Evidence of how rapidly and dramatically the insurance industry is changing is all around us.

Every day, news comes of a new development, whether from new entrants to insurance, or established industry players. Although many of these attempts to change the status quo will fail, some are bound to survive and possibly thrive.

One thing that most of these efforts have in common is that each of them believe that their efforts will revolutionize the business and they will become the next unicorn.

In the past, we’ve discussed why our industry repels most invaders.

There is also much discussion here on Agency Nation on why it may be different this time.

Often much is learned by studying how trends unfold in other industries and applying the general lessons to the specific.

Disruption Defined

What exactly is disruption?

The prevailing view of disruption is that new entrants leverage super tech and increased customer intimacy to wreak havoc in an industry. Well known examples include:

  • Ebay and Craigslist devastating newspaper classified advertising,
  • Netflix forcing Blockbuster into receivership,
  • Uber overturning taxi operations worldwide,
  • Digital photography displacing film

In some instances, industry incumbents use their dominance to identify new niches or technologies and implement them to increase their lead over the field.

Unfortunately, the deck is stacked against incumbents, and rarely does disruption come from market leaders. Their perceived advantages lull them into a sense of complacency. Sound familiar?

Much can be learned by studying how trends unfold in other industries and applying the general lessons to the specific.

Harvard Business School professor Clayton Christensen has been writing on disruption since 1995. In fact, he is the author of multiple books on the subject. While controversial, his views are well respected and form the foundations for most scholarly review of disruption.

He defines disruption as “a process whereby a smaller company with fewer resources can successfully challenge established incumbent businesses.”

Often, disruption is understood to happen all at once. but there is another way that disruption can take place. What if it is a slow inexorable grinding away, like a glacier forming a valley over centuries?

Under Pressure

Accenture has been studying disruption in order to be able to assist their clients, who for the most part are the incumbent companies who often bear the brunt of the impact.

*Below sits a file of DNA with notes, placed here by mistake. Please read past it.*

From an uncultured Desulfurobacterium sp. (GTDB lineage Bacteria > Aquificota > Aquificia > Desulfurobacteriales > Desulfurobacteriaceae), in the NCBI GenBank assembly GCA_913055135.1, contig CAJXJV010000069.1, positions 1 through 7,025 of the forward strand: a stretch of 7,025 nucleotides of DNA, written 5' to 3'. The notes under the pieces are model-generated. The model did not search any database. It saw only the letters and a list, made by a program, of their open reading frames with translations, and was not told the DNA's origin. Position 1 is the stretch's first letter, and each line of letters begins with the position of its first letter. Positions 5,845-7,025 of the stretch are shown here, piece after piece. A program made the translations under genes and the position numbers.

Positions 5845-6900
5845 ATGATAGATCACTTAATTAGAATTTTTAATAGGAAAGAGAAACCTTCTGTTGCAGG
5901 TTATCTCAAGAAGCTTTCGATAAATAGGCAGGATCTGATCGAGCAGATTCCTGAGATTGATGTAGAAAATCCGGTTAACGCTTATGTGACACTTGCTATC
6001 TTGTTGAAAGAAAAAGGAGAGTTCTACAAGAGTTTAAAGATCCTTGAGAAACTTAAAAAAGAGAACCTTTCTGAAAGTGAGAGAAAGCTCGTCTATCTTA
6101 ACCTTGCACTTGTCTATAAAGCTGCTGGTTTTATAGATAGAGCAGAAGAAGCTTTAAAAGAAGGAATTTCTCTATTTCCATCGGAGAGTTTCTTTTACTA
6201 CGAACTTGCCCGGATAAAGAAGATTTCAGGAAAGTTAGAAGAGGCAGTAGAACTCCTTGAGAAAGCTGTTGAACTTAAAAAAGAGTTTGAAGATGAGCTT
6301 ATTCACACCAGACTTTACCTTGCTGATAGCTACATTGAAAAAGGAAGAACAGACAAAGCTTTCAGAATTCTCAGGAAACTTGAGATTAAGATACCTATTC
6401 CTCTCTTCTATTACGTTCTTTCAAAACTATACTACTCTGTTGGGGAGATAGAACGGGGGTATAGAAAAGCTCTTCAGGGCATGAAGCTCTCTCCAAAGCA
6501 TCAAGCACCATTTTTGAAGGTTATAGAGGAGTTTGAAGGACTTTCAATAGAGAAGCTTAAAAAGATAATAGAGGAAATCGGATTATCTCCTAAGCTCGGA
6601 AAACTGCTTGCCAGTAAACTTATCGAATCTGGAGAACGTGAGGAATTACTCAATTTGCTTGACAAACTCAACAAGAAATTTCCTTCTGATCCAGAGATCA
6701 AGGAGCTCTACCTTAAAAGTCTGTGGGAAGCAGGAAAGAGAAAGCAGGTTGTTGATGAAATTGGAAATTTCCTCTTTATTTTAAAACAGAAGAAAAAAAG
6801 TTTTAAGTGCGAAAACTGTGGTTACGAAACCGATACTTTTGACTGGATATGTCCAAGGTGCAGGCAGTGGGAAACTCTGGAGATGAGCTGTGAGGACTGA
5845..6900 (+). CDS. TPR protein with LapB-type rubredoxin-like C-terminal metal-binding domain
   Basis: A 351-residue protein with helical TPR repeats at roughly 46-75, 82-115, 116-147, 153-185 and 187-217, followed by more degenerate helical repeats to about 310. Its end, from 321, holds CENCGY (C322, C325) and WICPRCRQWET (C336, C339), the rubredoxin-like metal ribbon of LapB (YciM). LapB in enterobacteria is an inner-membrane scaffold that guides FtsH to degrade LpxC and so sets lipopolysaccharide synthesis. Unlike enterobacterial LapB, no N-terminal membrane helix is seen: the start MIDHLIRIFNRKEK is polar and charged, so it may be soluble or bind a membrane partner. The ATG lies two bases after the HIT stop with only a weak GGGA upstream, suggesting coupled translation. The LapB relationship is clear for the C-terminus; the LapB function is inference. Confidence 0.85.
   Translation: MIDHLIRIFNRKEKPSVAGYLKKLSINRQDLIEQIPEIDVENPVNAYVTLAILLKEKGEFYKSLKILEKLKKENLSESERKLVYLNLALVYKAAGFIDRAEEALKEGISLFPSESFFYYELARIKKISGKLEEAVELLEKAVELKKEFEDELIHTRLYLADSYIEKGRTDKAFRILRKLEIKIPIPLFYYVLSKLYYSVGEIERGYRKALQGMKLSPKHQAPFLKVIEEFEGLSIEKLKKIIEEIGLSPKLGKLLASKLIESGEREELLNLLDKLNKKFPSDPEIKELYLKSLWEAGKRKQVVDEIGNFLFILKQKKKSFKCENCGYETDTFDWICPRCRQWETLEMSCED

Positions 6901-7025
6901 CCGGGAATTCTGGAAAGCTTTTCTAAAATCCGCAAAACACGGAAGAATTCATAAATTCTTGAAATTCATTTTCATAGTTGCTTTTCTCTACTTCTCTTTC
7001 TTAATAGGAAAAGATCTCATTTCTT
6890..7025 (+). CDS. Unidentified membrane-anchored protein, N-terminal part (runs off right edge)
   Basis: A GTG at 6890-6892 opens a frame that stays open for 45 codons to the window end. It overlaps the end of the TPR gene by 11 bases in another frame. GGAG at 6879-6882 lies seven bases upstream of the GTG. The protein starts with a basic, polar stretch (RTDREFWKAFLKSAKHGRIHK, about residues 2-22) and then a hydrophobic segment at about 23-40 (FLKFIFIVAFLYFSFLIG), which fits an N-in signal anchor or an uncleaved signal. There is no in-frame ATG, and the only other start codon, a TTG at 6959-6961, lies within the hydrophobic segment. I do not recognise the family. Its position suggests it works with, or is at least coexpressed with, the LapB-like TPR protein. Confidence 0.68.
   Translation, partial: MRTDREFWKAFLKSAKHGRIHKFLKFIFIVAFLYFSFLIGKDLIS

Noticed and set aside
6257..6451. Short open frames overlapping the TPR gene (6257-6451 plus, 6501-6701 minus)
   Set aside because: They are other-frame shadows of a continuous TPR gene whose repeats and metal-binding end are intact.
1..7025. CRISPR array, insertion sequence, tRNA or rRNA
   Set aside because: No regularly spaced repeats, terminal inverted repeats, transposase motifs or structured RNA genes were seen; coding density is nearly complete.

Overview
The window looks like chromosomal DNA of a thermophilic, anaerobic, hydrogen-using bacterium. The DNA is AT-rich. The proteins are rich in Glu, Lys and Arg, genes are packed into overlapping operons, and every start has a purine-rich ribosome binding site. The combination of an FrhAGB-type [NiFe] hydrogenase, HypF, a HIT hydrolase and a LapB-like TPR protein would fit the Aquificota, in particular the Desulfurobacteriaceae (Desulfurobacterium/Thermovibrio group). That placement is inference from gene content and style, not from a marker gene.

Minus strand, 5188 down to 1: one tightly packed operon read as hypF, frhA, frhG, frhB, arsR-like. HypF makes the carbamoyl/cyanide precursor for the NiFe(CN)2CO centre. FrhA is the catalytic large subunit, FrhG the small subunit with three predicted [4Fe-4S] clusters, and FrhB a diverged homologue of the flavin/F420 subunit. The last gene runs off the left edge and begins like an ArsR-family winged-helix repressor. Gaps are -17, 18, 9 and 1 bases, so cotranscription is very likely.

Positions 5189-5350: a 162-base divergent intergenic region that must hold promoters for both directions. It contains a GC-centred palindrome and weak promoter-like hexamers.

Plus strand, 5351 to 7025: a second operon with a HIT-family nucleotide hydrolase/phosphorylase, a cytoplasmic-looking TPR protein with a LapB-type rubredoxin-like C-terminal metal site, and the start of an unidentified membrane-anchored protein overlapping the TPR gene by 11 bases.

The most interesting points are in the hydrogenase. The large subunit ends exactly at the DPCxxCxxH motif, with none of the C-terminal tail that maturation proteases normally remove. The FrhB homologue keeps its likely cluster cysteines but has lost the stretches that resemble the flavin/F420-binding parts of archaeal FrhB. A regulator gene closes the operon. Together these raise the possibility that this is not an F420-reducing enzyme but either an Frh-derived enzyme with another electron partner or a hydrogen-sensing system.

In a research report released last year titled Leading in the NewAccenture identifies two ways that disruption takes place. Either  dramatically all at once (aka explosive), or more slowly. They describe the slow (but still happening faster than in the past) method as compressive disruption.

Compressive disruption takes place when additional competition from new entrants to markets puts pressure on profits. These pressures often lead to a death spiral, as firms cling to their ‘best’ and most profitable customers, and the reduced profitability leads to reductions in innovation.

This ultimately is self-reinforcing because the competitors are getting better and taking more and more customers.

In Christensen’s view, as markets mature, products grow in capability and customers segment themselves into low, middle market and high end. Low end segments are the least profitable, and high end customers are the most profitable because they will pay more for incremental improvements.

Over time, incumbents move their products upmarket to capture the more profitable customers. This leads to low end customers being underserved, and possibly some potential customers who aren’t able to purchase.

Christensen believes that disruption starts with the new businesses targeting these underserved customers, often with products that are less capable to what is available in the market. Incumbents don’t react, because the customers they are losing are their least profitable customers, or consumers who don’t purchase so are of no concern.

They also don’t consider the new entrants as a threat because their product offering is so obviously inferior.

The disruption takes place when the new entrants improve their offerings, leverage what they have learned with the low end segments to move upstream. They then start taking more profitable customers from incumbents.

A perfect example of compressive disruption is how the success of smart phones has impacted the sales of personal computers.

Since the Blackberry released in 2003, smart phones have spread far and wide. Initially, a smart phone was no threat to the PC makers. But as their capabilities have grown, sales of both desktops and laptops have stalled. Sales levels of PCs today are about the same as in 2005.

Although the PC manufactures are still in business, available profits are much smaller than if the growth rate of the early 2000s had been sustained.

Uber isn’t a disruptor?

So every new small business that gains success is disruptive right? No. Some businesses are just successful, and aren’t considered disruptive.

As a matter of fact, Harvard prof Christensen says that Uber isn’t a disrupter. WTF???